“I’m going to challenge you to flip one house to find out yourself how much you are going to make.”

“Who in this room,” Wilkes asked, “would be OK with making 20 grand in your spare time?”

Yes! Lots of the people present said they’d be OK with that.

Niiiiice,” Wilkes continued.

“Do you realize you’re only one flip away from having no more payment on debt” he continued, no more credit-card debt, no more car debt?

Then came an even better part, at least given the circumstances that brought some people to the room seeking new opportunity: You can have “crappy credit.” In fact, your credit-worthiness doesn’t matter! Because according to the tried-and-true Fortune Builders formula, you don’t bother going to banks and filling out all those forms and meeting all those requirements to get a lousy loan. Fortune Builders has discovered a national network of private investors—“over one million people and growing”—who lend cash directly on these deals, quickly, with the purchased properties as their collateral.

“Wouldn’t it be cool,” Wilkes crooned, “to tap into a network like that in New Haven?”

All you have to do, it turns out, is learn the right script to recite, the right vocabulary, when you pitch those moneybags. It just so happens that Fortune Builders can teach you the “specific verbiage.” “What to say and how to say it.” So you can “represent yourself as a savvy investor.”

Wilkes told the audience that flipping makes a great sideline for people with other jobs; or a great full-time line of work, whether for someone already in construction (like Bury Crichlow, pictured, who runs a plastering business), or someone who knows nothing about construction but can line up the right contractors.

Wilkes held forth at length on the evils of keeping your money in low-interest retirement accounts, in trusting those mutual-fund managers to make decisions “for you” about how to invest your savings. He spoke of how he discovered in college that his parents were losers to believe in banks and squirrel away money.

He had “financial freedom” by his late 20s, not his 60s, Wilkes testified.

“Class, do you want more money?” Wilkes called out.


“Are you being truthful about it?”


“Do you know anyone who’s a millionaire today from investing in a 401(k)?”

Chuckles erupt in the room. “You and I”—the crowd, and Wilkes—now knew better than “them.” Better than those devious banks, than those misguided millions of traditional investors, than Wilkes’ parents. They knew that quick, big money was right around the corner, now, waiting for them to grab it before they get old. They knew that their life savings belong in the big casino of real-estate flipping.

“We don’t like banks,” Wilkes revealed in a confessional tone. “In fact, I hate Wells Fargo with a passion.”

Wilkes did get into some specifics in this free introductory pre-seminar “seminar.” He spoke at length about IRS Section 408, under which savvy flippers can “use your life savings” to buy properties tax-free, through a “directed retirement plan.”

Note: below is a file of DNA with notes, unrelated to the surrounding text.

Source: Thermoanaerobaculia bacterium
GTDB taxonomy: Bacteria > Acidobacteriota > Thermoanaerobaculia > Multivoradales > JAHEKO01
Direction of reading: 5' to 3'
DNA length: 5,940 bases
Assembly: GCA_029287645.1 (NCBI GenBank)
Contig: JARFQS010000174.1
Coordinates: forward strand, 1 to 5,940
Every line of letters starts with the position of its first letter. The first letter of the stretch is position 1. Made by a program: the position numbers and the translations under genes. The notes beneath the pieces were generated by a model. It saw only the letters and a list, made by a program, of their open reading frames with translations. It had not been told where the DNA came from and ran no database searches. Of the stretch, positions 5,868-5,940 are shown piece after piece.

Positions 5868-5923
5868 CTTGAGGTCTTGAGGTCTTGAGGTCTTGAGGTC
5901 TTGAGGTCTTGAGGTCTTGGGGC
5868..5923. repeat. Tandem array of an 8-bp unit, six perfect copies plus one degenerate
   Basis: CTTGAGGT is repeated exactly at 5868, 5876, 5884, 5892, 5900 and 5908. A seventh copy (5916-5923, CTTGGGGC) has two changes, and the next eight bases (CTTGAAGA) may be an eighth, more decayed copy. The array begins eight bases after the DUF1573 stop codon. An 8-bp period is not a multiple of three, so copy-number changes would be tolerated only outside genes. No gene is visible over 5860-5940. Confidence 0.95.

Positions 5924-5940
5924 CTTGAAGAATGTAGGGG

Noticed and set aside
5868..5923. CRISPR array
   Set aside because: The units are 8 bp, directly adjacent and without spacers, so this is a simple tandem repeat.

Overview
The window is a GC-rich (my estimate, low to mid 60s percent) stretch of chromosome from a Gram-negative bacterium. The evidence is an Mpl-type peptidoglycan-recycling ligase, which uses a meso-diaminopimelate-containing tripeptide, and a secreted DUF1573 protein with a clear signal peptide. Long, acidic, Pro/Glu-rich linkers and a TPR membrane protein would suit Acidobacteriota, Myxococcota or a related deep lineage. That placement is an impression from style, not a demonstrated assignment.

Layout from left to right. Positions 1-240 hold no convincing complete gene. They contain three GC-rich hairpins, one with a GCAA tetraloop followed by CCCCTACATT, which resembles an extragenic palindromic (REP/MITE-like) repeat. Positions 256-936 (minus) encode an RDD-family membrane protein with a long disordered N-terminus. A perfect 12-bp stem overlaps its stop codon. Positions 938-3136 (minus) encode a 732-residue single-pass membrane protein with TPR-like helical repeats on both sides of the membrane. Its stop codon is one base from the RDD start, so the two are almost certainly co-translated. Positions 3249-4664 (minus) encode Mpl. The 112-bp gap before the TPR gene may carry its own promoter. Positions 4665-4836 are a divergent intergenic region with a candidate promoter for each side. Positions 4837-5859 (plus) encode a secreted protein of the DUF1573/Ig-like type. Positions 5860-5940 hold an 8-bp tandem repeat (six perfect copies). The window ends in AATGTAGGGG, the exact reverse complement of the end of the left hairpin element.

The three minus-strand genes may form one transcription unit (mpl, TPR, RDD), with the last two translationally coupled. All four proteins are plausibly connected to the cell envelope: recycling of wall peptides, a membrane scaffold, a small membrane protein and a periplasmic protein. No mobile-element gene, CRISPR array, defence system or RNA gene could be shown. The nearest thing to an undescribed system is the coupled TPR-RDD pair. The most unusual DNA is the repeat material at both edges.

Snapping his fingers, he told the story of how he convinced his sister to part with her life savings so he could invest it in his real-estate transactions through a Section 408 “retirement” account. “In five minutes,” he boasted, he pried $146,000 from her retirement accounts!

Faces of 20-something males from Detroit—Detroit! —flashed on the screen. They made thousands upon thousands in quick cash flipping houses in America’s biggest bankrupt city, Wilkes proclaimed.

By the end of the 90-plus-minute pre-seminar “seminar,” all the stoic cautionary language offered at the outset was a distant memory.

“Who in this class,” Wilkes called out, “wouldn’t mind another $500,000 in the next couple of years!”

Hand after hand shot up into the air.

3 Camps

The true take for Fortune Builders wasn’t the number of hands in the air, but the number of attendees who proceeded, after Wilkes’ pitch, to tables at the back of the room. There, they signed up for the three-day $197 seminar later this month in Bridgeport.

Good “students” get to advance to more expensive Fortune Builders courses. Some sign up for $15,000 to $25,000 “coaching.” The truly lucky ones, after they’ve proved they can scare up private investors to do a few flips on their own, get to borrow money from Fortune Builders to start doing lots of flips.

In interviews conducted as they left the Omni, attendees all praised Wilkes’ talent as a motivational speaker. All praised the idea of flipping properties. All said they had no problem receiving a sales pitch; they understood that to be the price of a “free” seminar. All said they had heard about the seminar on TV or radio; African-American attendees tended to learn of the event from ads on the hip-hop 94.3 or 93.7 FM stations.

Otherwise, the interviewees fell into one of three categories.

Some said they would have liked to sign up, but didn’t have the $197.

Some said they were thinking it over. “I’m contemplating signing up tonight” online, said Jeffrey Moreno (pictured above), who lives in Westville. He worked as a security guard for 10 years, he said. He lost his job two months ago.

Cynthia Wang, a Duke university student who attended with her mom, said she was on the fence. “The guy’s a really good public speaker. That’s part of why it sounds like a good deal.” Wang studies public policy at Duke. She said her mom, a homemaker, might pursue a flipping career. Her dad’s a researcher.

Some attendees, like Bury Crichlow, signed up on the spot, eager to jump in. “I’m looking to certify my retirement” by taking the next step from construction to flipping, he said.

Brandon Burks, aka DJ Fresh of Port Life Productions, was all in, too. He and his significant other, a Bridgeport firefighter, could use the extra money to travel and pay off bills, he said. “A big part of freedom,” he said, “is owning projects.”

Among the most enthusiastic enrollees was Terrance Jackson, son of Kwame Nkrumah.

Kwame Nkrumah was a player on one of New Haven’s hottest real estate teams—until the federal government swooped in an arrested its members, including Nkrumah, for cheating lenders out of millions of dollars on at least 48 transactions in rundown New Haven neighborhoods. Those transactions left struggling blocks with abandoned hovels.